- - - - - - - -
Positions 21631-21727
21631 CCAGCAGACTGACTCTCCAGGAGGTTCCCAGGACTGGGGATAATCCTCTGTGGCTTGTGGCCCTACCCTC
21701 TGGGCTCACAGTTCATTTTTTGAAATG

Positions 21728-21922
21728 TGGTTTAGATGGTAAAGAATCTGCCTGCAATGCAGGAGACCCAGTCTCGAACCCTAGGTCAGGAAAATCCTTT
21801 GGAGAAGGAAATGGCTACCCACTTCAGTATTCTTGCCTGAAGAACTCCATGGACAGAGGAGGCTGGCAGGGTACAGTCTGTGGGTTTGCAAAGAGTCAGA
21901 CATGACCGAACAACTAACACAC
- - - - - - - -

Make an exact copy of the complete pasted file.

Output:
Positions 21631-21727
21631 CCAGCAGACTGACTCTCCAGGAGGTTCCCAGGACTGGGGATAATCCTCTGTGGCTTGTGGCCCTACCCTC
21701 TGGGCTCACAGTTCATTTTTTGAAATG

Positions 21728-21922
21728 TGGTTTAGATGGTAAAGAATCTGCCTGCAATGCAGGAGACCCAGTCTCGAACCCTAGGTCAGGAAAATCCTTT
21801 GGAGAAGGAAATGGCTACCCACTTCAGTATTCTTGCCTGAAGAACTCCATGGACAGAGGAGGCTGGCAGGGTACAGTCTGTGGGTTTGCAAAGAGTCAGA
21901 CATGACCGAACAACTAACACAC